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State v. West, 2014 WL 2777156 (N.C. App. 2014)

Case (cite)
State v. West, 2014 WL 2777156 (N.C. App. 2014)
North Carolina
Type of proceeding
Type of claim
Type of claim (second claim)
Expert evidence ruling reversing or affirming on appeal:
What was the ruling?
Correct to Admit
Type of evidence at issue:
Firearms identification
Defense or Prosecution Expert
Name of expert(s) who were the subject of the ruling
Jessica Pappas
Summary of reasons for ruling
Defendant argued the expert's testimony violated the court's ruling limiting her testimony and that admitting her testimony violated the defendant's constitutional right to be tried based on relaible evidence because firearms identifcation is unreliable. The court held that she did not violate the trial courts ruling because, although she testified that the bullet was fired from the defendant's gun, she did not say that his gun was the only gun in the world it could have come from. Further, the court finds that NC courts have routinely upheld the admissibility of firearms identification evidence. Defendant's argument about the expert's conclusions go to the weight of the evidence, not its admissibility.
The jurisdiction’s standard for expert admissibility at the time – list all that apply: (Frye), (Daubert), (Post-2000 Rule 702), (Other)
Rule 702
Second standard
Did lower court hold a hearing
Names of prosecution expert(s) two testified at hearing
Names of defense expert(s) who testified at hearing (or None).
Discussion of 2009 NAS Report (NAS2009)
Discussion of 2016 PCAST report (PCAST)
Discussion of error rates / reliability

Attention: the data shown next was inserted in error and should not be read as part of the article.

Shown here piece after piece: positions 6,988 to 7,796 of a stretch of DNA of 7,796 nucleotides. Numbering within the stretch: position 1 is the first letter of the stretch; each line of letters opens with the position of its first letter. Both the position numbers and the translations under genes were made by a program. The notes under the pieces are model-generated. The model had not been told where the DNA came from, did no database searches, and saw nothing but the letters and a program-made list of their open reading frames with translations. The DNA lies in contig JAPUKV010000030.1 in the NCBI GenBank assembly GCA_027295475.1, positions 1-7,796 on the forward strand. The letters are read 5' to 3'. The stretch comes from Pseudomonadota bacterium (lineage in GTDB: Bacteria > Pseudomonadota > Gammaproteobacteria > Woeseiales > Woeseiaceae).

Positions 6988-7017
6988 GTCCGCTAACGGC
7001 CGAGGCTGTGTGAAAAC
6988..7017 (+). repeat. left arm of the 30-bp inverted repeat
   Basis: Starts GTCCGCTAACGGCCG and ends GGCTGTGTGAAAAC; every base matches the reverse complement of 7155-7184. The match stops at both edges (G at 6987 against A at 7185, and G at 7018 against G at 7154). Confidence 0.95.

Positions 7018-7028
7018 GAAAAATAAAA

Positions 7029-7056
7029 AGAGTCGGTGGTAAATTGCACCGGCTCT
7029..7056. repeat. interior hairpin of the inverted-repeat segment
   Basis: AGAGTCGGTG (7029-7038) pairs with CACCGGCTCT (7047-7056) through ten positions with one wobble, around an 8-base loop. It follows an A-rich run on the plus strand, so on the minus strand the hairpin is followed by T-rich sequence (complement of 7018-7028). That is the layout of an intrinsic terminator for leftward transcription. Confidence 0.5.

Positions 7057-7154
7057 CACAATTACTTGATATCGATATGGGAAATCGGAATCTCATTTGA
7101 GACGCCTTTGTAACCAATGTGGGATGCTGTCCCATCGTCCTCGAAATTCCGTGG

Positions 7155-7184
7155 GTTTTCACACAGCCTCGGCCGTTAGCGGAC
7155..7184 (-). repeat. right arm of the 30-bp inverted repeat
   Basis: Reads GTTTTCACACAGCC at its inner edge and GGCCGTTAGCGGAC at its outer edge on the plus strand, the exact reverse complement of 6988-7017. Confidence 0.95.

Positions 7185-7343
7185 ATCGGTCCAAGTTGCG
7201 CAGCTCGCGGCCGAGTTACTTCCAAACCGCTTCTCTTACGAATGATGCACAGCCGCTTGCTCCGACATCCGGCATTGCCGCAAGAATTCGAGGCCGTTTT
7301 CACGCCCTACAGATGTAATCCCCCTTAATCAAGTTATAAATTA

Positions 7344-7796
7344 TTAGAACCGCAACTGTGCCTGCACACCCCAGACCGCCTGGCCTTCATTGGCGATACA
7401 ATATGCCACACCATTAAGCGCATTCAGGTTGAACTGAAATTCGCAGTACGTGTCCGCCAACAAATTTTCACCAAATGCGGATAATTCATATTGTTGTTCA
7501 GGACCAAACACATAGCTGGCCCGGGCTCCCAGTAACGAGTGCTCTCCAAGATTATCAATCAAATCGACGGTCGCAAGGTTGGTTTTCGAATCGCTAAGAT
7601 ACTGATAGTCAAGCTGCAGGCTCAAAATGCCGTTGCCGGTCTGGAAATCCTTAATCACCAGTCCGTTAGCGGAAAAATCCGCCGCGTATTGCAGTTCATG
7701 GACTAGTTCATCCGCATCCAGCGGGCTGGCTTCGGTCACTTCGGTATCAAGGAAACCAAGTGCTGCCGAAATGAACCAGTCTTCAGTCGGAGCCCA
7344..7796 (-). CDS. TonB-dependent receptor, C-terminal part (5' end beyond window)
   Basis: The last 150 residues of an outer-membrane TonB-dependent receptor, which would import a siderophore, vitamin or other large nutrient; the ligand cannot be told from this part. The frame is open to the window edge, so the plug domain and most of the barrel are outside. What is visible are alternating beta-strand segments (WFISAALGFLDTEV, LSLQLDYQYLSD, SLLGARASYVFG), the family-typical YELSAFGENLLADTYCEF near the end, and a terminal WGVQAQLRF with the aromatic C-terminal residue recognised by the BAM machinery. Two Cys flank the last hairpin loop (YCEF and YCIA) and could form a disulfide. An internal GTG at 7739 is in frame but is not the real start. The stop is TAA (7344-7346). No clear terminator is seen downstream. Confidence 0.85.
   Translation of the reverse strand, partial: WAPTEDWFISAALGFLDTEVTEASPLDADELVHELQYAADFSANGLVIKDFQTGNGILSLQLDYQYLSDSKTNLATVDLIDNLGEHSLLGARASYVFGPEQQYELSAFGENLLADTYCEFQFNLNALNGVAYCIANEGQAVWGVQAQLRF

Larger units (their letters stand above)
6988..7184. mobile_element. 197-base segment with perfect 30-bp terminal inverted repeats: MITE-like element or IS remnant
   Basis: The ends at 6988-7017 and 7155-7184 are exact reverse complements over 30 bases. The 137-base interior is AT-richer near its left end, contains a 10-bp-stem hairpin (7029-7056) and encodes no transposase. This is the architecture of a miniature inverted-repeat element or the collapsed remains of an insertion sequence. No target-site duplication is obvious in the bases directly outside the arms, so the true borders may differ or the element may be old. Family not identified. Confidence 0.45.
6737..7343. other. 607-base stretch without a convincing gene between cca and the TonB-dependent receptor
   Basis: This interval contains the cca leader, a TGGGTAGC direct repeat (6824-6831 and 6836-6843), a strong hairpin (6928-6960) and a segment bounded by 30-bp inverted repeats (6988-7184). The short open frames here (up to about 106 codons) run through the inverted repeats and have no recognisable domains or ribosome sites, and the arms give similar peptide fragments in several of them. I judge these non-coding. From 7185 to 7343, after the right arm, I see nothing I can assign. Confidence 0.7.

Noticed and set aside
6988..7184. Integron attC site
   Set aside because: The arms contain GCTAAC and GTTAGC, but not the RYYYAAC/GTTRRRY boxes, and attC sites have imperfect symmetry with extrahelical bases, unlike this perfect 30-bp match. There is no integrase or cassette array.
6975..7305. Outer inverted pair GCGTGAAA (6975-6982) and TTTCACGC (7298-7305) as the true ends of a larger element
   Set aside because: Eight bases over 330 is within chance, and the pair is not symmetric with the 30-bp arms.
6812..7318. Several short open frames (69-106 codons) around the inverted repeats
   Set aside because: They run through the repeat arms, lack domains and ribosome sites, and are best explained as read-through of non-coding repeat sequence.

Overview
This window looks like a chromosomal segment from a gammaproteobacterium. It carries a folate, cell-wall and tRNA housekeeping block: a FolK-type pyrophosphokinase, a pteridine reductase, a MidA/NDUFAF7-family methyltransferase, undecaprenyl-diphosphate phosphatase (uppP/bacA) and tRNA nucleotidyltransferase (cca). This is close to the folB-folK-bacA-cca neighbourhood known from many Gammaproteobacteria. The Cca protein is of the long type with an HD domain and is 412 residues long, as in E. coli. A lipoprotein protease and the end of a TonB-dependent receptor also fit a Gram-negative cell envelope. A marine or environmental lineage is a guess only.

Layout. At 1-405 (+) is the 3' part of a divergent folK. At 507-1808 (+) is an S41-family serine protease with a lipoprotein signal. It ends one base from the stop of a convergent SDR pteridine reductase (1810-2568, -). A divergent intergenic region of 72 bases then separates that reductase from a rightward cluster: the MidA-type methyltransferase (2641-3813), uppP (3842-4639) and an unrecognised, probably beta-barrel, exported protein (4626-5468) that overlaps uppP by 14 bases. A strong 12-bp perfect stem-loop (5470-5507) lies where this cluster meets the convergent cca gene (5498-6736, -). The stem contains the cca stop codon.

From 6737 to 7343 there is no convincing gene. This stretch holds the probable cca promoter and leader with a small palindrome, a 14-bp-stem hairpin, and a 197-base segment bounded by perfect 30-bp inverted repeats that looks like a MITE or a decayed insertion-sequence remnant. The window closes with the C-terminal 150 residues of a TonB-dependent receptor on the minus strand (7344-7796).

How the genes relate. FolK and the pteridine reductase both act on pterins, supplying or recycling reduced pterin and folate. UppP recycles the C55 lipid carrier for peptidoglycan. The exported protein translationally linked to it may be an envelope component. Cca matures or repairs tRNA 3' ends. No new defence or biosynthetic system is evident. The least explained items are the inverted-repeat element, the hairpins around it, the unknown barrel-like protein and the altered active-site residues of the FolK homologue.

Frye Ruling
Limiting testimony ruling
Language imposed by court to limit testimony
Ruling based in prior precedent / judicial notice
Daubert ruling emphasizing – which factors – (list 1-5)
Ruling on qualifications of expert
Ruling on 702(a) – the expert will help / assist the jury
Ruling on 702(b) – the testimony is based on sufficient facts or data
Ruling on 702(c) – the testimony is the product of reliable principles and methods
Ruling on 702(d) – reliable application of principles and methods to the facts of the case


“A trial court should first look to precedent for guidance in determining whether the method of proof underlying an expert’s opinion is reliable. . .. Once the trial court determines the expert’s method of proof is reliable, “any lingering questions or controversy concerning the quality of the expert’s conclusions go to the weight of the testimony rather than its admissibility.” . . . It is well settled that firearm toolmark identification is recognized as a reliable method of proof as “[c]ourts in North Carolina have upheld the admission of expert testimony on firearm toolmark identification for decades.”




Trial court limitations on testimony: “The Court, however, is going to limit the opinion of the expert to not allow the expert to testify that a match may be done to the exclusion of all other guns in the universe. The expert may testify, as was stated by the expert on the stand during this voir dire, that a bullet came from a particular gun to within a reasonable degree of certainty in the firearms examination field and any other language that describes what that field is, and what the reasonable degree of certainty is. I’m just not going to allow her to say that it is to the exclusion of all other guns in the universe. And that will be my ruling in this matter.”


“The court’s ruling only limited Agent Pappas from testifying that a bullet was fired from a particular gun to the exclusion of all others. Our review of the record reveals that Agent Pappas opined, based on her analysis, that the bullet recovered from Brown’s head and a shell casing retrieved from the scene of the shooting were fired from the .380 caliber Cobra handgun. Agent Pappas did not testify, as defendant contends, that “[defendant’s] gun was the only gun in the world that could have been the source of the bullet and casing.””


Note: the limitation language is very vague and I found it interesting that her testimony does not appear to to state her opinions to any degree of certainty (at least not mentioned by the court) and yet the court upheld it as complying with the limitation.